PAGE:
Ellen Remmer, Co-Founder of Invest for Better, writes: “Two weeks ago I was thrilled to moderate a panel at the Women’s Philanthropy Institute’s All In, All Rise Symposium in Chicago for a session entitled, ‘All In For Impact: How to Use Philanthropy and Impact Investing for Change‘, with awesome Invest for Better members Mary Hawkins and Janell Johnson. In a packed room of about 100 female philanthropists and fundraisers, less than 10% admitted that they had taken the time and initiative to align their investments with their values. This is an untapped opportunity. These women care deeply about being part of the change they want to see in the world and yet they are not using the power that they have – in the sector of the economy that rules the world! The audience eagerly took notes about how to get started and where they could invest. Post-panel interest included a university fundraiser who committed to start an Invest for Better Circle among her alumnae!”
6. WomenStrong International Also Responds to WPI All in, All Rise Symposium
WomenStrong International leadership also had a potent reaction to WPI’s Symposium. From their newsletter: “When women work together, our collective energies cannot be denied. Last week our communications team attended the “All In, All Rise” women’s philanthropy symposium sponsored by the Women’s Philanthropy Institute at Indiana University and Bank of America. The symposium’s brief title crystallizes the many ways in which women give — with all their physical, intellectual, spiritual, and financial resources. At WomenStrong International, we unite our staff and partners in building shared prosperity and individual and collective agency.”
7. FJS and Wellspring Announce New Website for Global South Feminist Organizing
FJS in partnership with Wellspring Foundation has launched a unique site: Resourcing Black Feminist Organizing in Latin America and the Caribbean. The site is a culmination of years of research on over 300 Black feminist organizations across Latin America and the Caribbean and details Black women’s realities and organizing across 17 countries in the regions. The launch follows FJS’ co-signing the Black Feminist Fund’s “Open Letter to Philanthropy” in January, a letter which sparked questions in the philanthropic field on how to heed Black feminist leaders’ urgent call. The site’s guidance for the philanthropic field is a direct response, providing answers on how to increase resources and build ethical relationships with Black feminist movements.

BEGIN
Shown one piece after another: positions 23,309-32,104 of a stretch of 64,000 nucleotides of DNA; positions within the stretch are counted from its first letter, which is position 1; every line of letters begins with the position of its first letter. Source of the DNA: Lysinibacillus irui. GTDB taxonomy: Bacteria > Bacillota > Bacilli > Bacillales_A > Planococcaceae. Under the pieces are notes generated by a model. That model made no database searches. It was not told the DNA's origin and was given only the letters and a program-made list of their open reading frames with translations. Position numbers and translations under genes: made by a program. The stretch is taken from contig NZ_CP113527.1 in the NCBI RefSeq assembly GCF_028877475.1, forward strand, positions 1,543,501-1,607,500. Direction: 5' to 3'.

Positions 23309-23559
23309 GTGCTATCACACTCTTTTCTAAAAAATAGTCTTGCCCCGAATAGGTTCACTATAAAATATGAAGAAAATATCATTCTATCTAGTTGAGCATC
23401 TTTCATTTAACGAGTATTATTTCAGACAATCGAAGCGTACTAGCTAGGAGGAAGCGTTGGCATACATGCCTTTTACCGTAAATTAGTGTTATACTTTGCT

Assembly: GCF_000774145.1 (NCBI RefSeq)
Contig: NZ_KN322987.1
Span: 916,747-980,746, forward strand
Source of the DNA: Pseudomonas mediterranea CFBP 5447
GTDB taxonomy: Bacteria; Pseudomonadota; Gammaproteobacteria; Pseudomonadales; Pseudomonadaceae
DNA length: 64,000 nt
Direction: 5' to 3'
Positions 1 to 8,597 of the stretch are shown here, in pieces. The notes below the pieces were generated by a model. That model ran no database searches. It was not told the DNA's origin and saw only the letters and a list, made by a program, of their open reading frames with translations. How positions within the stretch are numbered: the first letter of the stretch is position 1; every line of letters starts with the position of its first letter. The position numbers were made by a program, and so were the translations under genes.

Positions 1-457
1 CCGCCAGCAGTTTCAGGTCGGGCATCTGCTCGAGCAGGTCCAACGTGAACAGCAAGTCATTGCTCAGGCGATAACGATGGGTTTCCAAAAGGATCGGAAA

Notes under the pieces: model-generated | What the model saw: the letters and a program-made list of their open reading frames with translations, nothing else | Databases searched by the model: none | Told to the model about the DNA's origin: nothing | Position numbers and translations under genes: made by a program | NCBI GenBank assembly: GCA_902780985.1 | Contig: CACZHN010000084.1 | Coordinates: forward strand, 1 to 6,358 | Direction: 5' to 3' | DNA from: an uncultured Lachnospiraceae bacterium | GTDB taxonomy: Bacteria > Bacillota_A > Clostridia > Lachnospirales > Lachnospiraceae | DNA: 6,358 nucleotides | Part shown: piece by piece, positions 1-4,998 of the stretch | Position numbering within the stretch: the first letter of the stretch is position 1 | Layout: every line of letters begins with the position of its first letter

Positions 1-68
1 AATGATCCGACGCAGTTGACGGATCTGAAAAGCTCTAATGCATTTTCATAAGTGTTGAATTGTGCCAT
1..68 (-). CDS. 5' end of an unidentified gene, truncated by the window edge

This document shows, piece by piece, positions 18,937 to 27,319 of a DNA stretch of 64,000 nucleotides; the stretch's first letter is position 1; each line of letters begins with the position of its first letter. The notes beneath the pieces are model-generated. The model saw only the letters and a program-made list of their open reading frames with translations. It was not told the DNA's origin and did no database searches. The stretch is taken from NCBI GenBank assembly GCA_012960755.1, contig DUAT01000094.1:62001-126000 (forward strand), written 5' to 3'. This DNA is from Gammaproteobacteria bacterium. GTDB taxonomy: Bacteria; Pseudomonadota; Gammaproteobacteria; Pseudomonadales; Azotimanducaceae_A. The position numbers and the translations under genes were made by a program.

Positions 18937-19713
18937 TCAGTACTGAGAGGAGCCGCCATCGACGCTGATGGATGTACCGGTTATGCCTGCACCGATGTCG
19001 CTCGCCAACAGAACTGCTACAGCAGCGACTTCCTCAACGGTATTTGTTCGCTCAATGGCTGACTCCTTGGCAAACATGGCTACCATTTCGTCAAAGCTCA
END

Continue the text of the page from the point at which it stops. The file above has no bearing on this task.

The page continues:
8. Amplify Her Foundation Launches, Recruits for Leadership Network
With a central mission to support women and girls in underserved communities, the Amplify Her Foundation has launched and is now looking to build its leadership network. The application deadline is May 31. To learn more and apply please visit https://lnkd.in/eqtu2fX9.
9. Registration for Feminist Funded ’23 is Now Open
Women’s Funding Network invites you to join them from September 10-14 in Washington DC, US for “the largest convening of gender-focused philanthropy, dedicated to creating a more just, equitable, and safer world for all.” The event will include two days of high-profile conference speakers and workshops along with a pre-conference day of legislative activities. Get tickets here.
10. DDP Featured in Dance Magazine
Dance Data Project’s publication, Raising the Barre, has received a lot of attention for its high quality reporting, including a feature in Dance Magazine! Raising the Barre is a new media entity offering “creative solutions to properly equip female dance leaders of the future with vital skills to strengthen their careers.” The free series has taken off strong from the start with featured conversations with Jodie Gates, Victoria Morgan, Susan Jaffe, Dacquiri Baptiste, Harris Ferris, David Mallette, and Lauren Cramer.
Innovation Symposium Will Discuss Gender-Based Giving
Where Are The Women? Free Summit Highlights Women Icons
One thought on “Fighting the Tide of Women Being Taught Not to Love Themselves”
In summary, it is true that the world is very big, women’s rights are being forgotten and grossly violated in certain countries, not to mention the country where I live. It is necessary to reflect and give assistance and repair to these women. Why are they discriminated against in job opportunities? Why are they sexually violated? why are they subject to maltate? Humanly speaking, woman is equal to man, there is no difference. Therefore, it is necessary to empower women in all areas. Mainly in the economic area that allows you to make the right choice of your will, something that does not exist in women until today. another question is, there is talk of billions of dollars to finance women but in practice nothing happens, for us it is only information that we follow in the media, in the news and in newsletters. We have great doubts as to whether community-based NGOs are really being financed to save the lives of these women who need to get out of the disadvantaged phase of life and situation they are in.